On the other hand, from babies and children who do not suffer from the disorder, it is possible to “extract” a smile or a hug through external stimulation. Such behavior indicates a lack of social reciprocity. This is accompanied by deficiencies in the ability to develop emotional relationships that are part of every interpersonal relationship.

The autistic child does not usually participate in social games – even the simplest ones – and prefers to occupy himself alone. By the way, he demonstrates a lack of awareness of others. Such behavior is an expression of a disturbance in the ability to connect with children or adults. Sometimes the autistic children prefer to play with adults or with children younger than them.

Deficiencies on the communication level
Autistic children have a problem with verbal communication. Language development is delayed, and the range of damage can be wide: from a lack of speech at all to a pronounced ability to speak that is reflected in speaking a lot and using high-pitched language.

An autistic child may speak a unique personal language that is understood only by him or his relatives (such as gibberish). A prominent phenomenon among autistic children is strange pronunciation and intonation (speaking in a strange speech melody, like the speech of a computer) and sometimes echolalia (repeating a certain word, meaningless speech and a connection to what is happening in his environment and reversal of personal pronouns).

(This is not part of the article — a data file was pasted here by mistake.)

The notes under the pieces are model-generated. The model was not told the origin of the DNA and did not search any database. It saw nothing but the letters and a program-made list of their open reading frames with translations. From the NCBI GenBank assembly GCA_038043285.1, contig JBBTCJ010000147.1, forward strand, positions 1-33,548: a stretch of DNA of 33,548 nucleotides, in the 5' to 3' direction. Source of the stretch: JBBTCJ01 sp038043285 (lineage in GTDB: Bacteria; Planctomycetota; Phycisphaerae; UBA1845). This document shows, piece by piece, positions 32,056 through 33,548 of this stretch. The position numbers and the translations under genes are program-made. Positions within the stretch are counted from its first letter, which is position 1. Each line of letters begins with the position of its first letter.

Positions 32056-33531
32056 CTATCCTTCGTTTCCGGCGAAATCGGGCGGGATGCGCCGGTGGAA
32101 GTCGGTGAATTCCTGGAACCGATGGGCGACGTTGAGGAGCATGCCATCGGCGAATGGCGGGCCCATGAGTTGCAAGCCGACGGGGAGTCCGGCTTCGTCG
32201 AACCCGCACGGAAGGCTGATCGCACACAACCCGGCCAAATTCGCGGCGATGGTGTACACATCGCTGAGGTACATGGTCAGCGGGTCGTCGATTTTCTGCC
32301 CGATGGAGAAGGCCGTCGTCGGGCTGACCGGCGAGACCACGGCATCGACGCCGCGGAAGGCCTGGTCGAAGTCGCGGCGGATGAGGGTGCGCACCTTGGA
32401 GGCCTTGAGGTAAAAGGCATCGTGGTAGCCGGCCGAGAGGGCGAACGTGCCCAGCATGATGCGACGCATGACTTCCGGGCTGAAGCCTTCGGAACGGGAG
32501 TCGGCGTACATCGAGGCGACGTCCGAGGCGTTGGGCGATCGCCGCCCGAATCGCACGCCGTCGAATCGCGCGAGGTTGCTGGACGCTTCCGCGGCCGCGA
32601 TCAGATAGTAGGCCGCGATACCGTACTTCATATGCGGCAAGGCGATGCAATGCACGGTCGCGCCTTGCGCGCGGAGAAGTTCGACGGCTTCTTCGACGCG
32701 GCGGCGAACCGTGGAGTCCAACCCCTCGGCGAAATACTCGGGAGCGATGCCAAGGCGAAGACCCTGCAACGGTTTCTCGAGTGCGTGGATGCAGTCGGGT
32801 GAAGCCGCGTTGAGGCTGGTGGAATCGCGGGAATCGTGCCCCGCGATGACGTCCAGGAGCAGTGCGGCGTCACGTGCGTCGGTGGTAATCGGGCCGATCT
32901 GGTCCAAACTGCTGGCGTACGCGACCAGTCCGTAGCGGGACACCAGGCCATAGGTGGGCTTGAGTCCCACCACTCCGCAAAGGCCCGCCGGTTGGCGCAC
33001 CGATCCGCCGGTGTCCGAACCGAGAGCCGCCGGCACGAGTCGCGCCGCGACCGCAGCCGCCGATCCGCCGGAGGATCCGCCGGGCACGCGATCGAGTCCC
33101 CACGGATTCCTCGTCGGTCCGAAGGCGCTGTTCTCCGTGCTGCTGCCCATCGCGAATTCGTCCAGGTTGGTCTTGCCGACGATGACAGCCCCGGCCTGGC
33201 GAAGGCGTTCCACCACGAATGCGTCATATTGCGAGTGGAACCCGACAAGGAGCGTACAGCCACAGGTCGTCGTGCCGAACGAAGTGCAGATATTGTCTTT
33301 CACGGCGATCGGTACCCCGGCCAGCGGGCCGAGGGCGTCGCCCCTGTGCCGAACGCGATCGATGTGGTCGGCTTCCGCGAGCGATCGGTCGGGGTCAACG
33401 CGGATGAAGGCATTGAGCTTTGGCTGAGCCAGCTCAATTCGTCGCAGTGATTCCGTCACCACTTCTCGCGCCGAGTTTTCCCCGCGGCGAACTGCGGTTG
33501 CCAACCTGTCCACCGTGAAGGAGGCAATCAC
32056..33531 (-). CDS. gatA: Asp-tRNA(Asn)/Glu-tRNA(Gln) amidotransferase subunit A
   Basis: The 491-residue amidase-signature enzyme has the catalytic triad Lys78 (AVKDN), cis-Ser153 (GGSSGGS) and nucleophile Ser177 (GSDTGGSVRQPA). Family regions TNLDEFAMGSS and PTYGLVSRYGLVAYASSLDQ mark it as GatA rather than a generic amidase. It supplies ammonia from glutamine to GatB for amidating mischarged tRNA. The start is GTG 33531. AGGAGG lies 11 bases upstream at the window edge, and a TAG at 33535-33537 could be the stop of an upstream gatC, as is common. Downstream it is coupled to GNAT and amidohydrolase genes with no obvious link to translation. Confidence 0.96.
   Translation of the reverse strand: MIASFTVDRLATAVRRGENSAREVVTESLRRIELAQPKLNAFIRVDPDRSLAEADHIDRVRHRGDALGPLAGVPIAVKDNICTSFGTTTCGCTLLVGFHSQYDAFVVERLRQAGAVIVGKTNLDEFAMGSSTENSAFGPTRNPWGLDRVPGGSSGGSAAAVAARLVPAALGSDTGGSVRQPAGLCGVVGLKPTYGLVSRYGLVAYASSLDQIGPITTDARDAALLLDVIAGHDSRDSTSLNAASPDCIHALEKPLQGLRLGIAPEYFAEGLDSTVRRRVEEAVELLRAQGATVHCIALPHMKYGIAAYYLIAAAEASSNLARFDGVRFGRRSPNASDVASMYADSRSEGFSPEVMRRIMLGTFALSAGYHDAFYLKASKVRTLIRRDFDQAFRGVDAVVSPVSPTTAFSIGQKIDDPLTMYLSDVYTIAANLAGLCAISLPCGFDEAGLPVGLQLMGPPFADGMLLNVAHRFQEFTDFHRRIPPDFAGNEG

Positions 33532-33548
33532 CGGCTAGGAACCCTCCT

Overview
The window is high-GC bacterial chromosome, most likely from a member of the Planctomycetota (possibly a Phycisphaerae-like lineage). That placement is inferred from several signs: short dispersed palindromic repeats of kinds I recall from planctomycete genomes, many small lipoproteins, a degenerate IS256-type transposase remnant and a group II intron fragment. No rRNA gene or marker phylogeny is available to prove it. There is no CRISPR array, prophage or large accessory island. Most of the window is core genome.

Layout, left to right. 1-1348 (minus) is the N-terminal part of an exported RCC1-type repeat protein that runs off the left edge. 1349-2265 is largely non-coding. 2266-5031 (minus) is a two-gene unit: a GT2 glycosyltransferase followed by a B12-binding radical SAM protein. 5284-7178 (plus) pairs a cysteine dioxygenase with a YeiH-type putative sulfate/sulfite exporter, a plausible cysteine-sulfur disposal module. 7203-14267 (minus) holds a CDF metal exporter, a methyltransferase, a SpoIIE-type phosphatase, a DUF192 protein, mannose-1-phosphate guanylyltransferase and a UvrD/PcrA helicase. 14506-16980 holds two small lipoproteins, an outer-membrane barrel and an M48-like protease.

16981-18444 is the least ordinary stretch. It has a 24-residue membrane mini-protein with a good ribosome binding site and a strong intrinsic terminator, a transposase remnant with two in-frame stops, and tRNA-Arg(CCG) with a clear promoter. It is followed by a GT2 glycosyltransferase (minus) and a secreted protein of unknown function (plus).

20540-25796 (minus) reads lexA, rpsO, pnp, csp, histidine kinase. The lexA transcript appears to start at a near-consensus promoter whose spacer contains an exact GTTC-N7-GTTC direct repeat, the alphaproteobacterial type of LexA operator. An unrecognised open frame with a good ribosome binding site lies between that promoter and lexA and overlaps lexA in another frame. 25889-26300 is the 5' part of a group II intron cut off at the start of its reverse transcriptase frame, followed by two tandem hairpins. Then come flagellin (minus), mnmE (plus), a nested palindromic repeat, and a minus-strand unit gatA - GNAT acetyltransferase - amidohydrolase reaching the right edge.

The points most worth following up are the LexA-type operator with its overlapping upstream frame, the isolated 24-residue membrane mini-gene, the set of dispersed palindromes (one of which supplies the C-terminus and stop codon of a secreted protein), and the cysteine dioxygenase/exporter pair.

The deficits in the behavioral plane
Autistic children tend to display repetitive behavior patterns: repetitive body movements such as waving the hands or repetitive and monotonous movements. Another similar characteristic is seemingly obsessive behavior such as walking a fixed route to school or arranging objects in a row, increased preoccupation with objects and abnormal clinging to them.

Autistic children also tend to have narrow interests and react sharply to changes in routine.

Are autistic people also mentally retarded?